Gov. Peter Shumlin today applauded news from Washington that Congress is poised to remove a cap on federal road and bridge assistance, likely ensuring up to $250 million in aid for repairing Vermont's state transportation infrastructure damaged in Tropical Storm Irene. The measure also provides more than $1.6 billion to the Federal Highway Administration emergency fund to guarantee funds are available.
"I cannot overstate how critical this bill is to our state. This is the difference between a financial calamity for Vermonters already facing tough times and our ability to now rebuild Vermont better than Irene found us, which I am bound and determined to accomplish," the Governor said. "Vermont's Congressional delegation fought hard to secure this aid. I am so grateful to Sens. Patrick Leahy and Bernie Sanders, and Rep. Peter Welch for their work."
Gov. Shumlin said the federal assistance will ensure Vermont can afford Irene-related repair work, building projects in a way that reduces the likelihood of future weather-related damage, as well as transportation projects already on the books and unrelated to storm damage.
Sen. Leahy announced today that House and Senate negotiators had reached this important compromise. The full House and Senate are expected to approve the measure.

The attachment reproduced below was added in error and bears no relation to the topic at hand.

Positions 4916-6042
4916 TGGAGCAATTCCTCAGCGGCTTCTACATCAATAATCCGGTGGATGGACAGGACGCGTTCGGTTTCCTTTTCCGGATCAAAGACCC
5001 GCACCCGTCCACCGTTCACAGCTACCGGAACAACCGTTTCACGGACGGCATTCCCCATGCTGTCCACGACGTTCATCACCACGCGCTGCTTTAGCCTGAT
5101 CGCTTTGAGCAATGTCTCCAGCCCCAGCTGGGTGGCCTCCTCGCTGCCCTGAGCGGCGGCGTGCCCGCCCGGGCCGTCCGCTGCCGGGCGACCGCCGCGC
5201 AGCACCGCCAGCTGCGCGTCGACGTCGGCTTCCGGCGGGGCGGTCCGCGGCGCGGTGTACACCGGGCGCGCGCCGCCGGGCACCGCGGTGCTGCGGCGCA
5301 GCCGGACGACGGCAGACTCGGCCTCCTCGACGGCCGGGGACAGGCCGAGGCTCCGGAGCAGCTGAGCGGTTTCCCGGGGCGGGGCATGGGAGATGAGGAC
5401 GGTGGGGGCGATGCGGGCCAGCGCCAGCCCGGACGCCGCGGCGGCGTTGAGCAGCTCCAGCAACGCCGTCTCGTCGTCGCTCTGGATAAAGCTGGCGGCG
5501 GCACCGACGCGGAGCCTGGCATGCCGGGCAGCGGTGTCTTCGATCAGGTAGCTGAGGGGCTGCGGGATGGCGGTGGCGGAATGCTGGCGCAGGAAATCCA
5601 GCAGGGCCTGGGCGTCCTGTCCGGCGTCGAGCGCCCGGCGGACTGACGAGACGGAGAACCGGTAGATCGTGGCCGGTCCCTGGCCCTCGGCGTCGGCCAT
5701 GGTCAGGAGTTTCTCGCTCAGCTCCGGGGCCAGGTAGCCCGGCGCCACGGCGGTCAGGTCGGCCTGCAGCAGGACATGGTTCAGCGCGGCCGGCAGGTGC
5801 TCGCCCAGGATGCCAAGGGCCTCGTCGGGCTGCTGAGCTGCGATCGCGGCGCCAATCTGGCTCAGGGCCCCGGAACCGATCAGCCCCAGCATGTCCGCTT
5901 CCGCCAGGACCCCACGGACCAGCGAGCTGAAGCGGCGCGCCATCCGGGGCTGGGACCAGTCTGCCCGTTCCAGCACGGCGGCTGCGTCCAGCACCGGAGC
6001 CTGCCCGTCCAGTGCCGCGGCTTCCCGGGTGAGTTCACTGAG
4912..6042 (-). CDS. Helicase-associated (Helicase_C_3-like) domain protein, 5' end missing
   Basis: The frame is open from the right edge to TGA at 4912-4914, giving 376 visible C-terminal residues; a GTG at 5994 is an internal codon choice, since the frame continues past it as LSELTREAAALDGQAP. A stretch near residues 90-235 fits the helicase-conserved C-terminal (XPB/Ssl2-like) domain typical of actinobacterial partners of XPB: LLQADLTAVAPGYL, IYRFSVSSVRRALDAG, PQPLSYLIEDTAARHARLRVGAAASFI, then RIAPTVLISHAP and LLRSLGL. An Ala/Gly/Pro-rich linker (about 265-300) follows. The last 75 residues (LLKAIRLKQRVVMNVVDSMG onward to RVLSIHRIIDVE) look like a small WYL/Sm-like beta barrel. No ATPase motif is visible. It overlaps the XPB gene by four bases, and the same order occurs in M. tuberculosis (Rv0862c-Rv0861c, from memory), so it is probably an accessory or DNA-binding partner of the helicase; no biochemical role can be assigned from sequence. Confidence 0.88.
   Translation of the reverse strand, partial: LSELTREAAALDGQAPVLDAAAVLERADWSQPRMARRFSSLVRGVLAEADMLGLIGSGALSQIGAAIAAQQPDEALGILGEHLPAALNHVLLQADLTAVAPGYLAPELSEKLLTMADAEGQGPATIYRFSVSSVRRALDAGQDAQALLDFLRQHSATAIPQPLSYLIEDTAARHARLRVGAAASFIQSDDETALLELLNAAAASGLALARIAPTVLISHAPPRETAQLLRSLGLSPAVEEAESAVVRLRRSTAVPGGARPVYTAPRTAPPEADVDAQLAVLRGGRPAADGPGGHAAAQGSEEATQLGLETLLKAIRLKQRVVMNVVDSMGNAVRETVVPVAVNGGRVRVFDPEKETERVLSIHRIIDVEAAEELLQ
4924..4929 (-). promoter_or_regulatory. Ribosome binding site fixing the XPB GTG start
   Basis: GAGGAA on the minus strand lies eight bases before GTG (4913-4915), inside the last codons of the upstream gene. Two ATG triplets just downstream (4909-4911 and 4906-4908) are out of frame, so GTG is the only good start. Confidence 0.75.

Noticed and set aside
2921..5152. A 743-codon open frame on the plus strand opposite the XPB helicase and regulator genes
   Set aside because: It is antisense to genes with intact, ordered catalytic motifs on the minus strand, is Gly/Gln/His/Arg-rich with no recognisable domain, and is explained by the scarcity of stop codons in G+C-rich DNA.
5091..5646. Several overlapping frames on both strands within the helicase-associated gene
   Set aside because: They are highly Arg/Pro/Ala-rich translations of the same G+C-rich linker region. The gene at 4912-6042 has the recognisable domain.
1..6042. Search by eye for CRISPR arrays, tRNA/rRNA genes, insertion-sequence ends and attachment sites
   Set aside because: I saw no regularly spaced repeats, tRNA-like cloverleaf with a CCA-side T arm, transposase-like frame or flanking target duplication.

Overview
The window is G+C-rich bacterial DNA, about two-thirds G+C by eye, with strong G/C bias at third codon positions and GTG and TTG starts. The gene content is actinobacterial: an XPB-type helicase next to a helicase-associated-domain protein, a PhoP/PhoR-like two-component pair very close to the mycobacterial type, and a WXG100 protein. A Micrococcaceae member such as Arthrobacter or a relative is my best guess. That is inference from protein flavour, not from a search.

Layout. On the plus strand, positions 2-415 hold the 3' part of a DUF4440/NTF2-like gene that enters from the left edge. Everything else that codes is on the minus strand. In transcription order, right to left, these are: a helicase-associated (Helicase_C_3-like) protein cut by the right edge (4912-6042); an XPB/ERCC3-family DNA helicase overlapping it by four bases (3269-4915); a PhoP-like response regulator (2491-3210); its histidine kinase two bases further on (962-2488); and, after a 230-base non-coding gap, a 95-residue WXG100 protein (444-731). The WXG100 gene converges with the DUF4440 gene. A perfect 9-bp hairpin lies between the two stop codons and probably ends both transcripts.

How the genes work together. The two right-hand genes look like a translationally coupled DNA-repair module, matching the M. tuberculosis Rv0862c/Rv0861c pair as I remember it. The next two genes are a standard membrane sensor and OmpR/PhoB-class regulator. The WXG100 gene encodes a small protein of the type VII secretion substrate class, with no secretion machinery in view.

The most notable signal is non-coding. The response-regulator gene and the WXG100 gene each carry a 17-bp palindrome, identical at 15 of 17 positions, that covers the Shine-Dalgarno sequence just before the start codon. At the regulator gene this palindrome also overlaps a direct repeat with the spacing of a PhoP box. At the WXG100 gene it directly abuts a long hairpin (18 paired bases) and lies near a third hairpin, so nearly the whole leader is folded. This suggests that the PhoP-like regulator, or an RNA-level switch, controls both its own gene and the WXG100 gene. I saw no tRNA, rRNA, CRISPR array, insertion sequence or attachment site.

The negotiators agreed to:
· Restore funding to the depleted FHA emergency fund to help states with infrastructure repair from the Tropical Storm;
· Remove a $100 million cap on federal assistance, enabling the state to receive aid from Washington for between $175 million to $250 million of repair costs depending upon the state-federal match for work, which has yet to be determined;
· Authorize 100 percent reimbursement for emergency repairs beyond the current limit of 180 days -- meaning projects that extend into the spring and beyond will be eligible for full coverage from Washington.
Failure to reach that settlement could have left inadequate federal funding for assistance, limited Vermont's share of aid to $100 million -- far less than the total cost of damages, and provided assistance only for projects completed within 180 days.
The negotiations also pave the way for heavy trucks to move off smaller state roads and instead use the Interstate highways, which will reduce damage on state and local roads.